Anesthesia (narcosis): Before the surgery, you will probably meet with your anesthesiologist to discuss your medical history, possible allergies, and the anesthesia you will receive during the surgery. Since some breast surgeries, such as lumpectomy or biopsy, take a short time, limited anesthesia with sedatives or shallow anesthesia with a mask may be preferred. Long procedures such as mastectomy, armpit lymph removal and breast reconstruction require deep general anesthesia.

After you are admitted to the hospital, the nurse will place an intravenous line in your arm, preferably on the side that will not undergo surgery. Your clothes will be removed and you will be put on special disposable surgical clothes and pressure socks on your legs. When it is time to enter the operating room, you will be taken down to your bed (rarely on a special stretcher). When you arrive at the operating room door, after your identity information is confirmed, a sedative will be administered through the vein in your arm. You will feel more comfortable after being sedated. Even if you continue to communicate with your doctor and other operating room personnel, you may not remember them later.

After you are placed on the operating table, what you see may seem very interesting and different, especially if you have not had surgery before. You will see people you have never seen before, and hear some noises and conversations related to surgery and equipment preparations. Your surgeon and other operating room staff will say hello and give you last-minute reassurance before you go to sleep. If you are cold, do not hesitate to ask to be covered. Most of the devices you see around you are for the surgical team to monitor you more carefully during surgery. A blood pressure cuff is worn on your arm for monitoring, an electrocardiograph monitors your heart rate, and a finger clip measures your blood oxygen levels.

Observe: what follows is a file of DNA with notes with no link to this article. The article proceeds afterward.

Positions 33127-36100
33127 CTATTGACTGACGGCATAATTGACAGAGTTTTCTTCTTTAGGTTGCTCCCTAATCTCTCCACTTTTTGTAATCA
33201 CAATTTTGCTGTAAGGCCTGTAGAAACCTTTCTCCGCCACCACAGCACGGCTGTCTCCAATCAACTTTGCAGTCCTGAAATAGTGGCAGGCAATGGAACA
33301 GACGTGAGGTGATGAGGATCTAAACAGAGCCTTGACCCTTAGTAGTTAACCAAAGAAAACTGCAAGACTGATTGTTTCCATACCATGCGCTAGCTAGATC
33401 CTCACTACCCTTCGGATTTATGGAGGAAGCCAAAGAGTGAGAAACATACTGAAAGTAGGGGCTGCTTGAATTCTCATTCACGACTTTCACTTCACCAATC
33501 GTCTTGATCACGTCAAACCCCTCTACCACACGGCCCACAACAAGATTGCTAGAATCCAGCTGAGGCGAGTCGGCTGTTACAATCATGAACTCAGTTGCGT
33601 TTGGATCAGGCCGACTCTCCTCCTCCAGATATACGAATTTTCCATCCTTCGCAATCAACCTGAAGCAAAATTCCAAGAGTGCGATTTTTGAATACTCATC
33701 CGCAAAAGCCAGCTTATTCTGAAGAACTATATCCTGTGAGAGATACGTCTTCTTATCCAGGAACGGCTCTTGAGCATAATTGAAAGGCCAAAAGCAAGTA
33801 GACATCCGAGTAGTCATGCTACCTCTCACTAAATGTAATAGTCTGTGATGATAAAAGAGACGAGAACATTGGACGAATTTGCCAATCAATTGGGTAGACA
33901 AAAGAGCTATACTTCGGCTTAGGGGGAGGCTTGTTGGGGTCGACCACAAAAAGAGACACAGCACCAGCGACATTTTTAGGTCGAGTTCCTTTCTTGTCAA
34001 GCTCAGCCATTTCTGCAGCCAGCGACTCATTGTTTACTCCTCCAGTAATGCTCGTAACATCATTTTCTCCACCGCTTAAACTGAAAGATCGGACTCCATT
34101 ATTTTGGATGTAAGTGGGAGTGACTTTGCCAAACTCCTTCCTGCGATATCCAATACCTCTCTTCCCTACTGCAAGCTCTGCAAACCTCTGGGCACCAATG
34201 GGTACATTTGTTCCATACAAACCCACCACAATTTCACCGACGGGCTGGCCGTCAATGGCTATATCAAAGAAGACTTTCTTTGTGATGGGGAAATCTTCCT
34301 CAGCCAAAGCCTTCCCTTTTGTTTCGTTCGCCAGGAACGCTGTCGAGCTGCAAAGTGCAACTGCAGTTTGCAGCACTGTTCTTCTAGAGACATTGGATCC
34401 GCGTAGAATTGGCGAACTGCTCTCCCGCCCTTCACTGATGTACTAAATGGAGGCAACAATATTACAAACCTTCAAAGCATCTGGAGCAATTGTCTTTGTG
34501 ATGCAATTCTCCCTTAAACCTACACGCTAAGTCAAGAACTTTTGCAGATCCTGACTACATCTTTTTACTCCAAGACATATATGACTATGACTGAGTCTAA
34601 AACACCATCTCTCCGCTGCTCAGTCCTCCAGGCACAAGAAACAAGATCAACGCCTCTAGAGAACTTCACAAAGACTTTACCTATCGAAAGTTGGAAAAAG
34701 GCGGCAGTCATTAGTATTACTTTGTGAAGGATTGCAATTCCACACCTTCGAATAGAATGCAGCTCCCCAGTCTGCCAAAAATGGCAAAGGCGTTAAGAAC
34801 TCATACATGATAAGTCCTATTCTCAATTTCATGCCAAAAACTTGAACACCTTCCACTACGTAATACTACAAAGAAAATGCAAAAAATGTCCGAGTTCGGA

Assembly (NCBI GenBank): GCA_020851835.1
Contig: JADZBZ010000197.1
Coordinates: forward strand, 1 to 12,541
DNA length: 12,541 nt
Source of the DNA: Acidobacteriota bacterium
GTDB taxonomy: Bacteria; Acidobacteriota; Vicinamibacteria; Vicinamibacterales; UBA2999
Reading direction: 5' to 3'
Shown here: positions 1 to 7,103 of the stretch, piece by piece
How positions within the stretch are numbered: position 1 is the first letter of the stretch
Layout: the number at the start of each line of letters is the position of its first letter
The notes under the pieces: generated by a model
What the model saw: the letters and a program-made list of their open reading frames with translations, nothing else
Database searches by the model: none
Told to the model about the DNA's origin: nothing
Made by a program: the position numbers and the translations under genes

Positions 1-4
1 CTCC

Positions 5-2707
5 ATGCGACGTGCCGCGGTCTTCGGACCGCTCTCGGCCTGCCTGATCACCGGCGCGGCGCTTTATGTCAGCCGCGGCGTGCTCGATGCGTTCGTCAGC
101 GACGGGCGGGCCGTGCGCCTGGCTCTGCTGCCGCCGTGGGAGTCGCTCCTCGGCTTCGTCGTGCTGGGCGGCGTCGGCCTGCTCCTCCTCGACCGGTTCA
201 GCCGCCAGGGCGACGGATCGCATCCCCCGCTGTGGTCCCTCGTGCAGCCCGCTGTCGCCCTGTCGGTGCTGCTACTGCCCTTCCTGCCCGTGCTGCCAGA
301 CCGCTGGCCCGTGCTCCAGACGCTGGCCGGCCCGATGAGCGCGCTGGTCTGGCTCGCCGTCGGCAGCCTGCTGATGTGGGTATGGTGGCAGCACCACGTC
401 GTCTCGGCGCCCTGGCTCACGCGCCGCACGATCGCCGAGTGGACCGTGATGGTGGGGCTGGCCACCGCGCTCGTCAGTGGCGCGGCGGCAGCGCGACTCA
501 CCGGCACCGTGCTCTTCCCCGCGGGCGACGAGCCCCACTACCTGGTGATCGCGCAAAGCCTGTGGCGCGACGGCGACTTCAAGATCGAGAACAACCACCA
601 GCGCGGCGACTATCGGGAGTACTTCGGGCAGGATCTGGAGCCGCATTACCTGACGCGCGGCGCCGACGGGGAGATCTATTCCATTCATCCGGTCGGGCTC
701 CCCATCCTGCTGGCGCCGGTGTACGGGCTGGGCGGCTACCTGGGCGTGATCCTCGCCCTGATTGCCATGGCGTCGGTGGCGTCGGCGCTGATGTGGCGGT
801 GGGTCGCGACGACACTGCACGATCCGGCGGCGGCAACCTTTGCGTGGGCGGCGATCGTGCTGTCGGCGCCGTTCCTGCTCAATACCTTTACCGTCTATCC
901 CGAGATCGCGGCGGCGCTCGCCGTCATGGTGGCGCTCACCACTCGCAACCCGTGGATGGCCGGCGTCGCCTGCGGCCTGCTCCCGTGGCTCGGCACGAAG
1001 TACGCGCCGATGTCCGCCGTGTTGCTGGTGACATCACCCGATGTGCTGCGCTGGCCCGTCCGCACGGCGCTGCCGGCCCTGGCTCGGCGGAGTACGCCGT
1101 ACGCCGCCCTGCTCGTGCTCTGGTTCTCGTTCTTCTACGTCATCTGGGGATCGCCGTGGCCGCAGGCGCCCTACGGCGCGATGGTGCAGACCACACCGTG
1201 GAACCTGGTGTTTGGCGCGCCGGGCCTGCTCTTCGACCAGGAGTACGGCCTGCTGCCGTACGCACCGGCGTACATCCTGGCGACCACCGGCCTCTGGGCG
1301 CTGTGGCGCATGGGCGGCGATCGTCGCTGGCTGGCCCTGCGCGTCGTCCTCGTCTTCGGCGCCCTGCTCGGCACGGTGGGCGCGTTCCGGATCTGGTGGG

If you are planned to receive general anesthesia; You will be given oxygen through a mask and a drug will be given slowly through the vein in your arm to put you to sleep. Other medications and fluids during the surgery will also be given through this intravenous line. In cases where a single vascular access is not sufficient or is blocked, a second vascular access can be opened. After the initial sleep state, a breathing tube will be placed in your throat to ventilate your lungs, and the anesthesia will continue with the contribution of the gases given from there. During the surgery, all your vital functions (heart rate, blood pressure, oxygen density, etc.) will be closely monitored and it will be constantly evaluated that your systems are working normally. In surgeries that may last a long time (more than a few hours), active pressure stockings with pumps are worn to prevent the risk of clotting. The hair in the surgery area, if any, is shaved. Just before the surgery begins, the surgical area is cleaned with antiseptic solutions and areas outside the surgery area are covered with sterile covers.

What is done after the surgery?


Recovery (recovery) room: If you had surgery under general anesthesia, after being woken up, you will be taken to the recovery room where other patients who underwent surgery are also located. The staff in the recovery room checks your vital signs (blood pressure, heart rate, oxygen rate) and waits until you are fully awake and stable. If you are in pain, now is the time to tell it. The recovery room staff will administer the painkillers prescribed by your doctor. You may feel cold after the surgery. This is a normal process of recovering from anesthesia. You may want an extra blanket.

Hospital stay: Since surgeries that do not remove armpit lymph (lumpectomy, removal of a mass from the breast, biopsy) are usually performed on a daily basis, you can be sent home on the same day. Mastectomy and lumpectomy with armpit lymphoma are larger surgeries and require hospitalization.

Post-operative walking: Getting up and walking after surgery will speed up your recovery and prevent unwanted side effects that may develop due to surgery. Therefore, in accordance with your doctor's instructions, your nurse will get you up and walking a few hours after you are taken to your room. The next morning, your arm exercises will begin to prevent stiffness. You will be able to return to your normal activities a few days after lumpectomy and a week after mastectomy.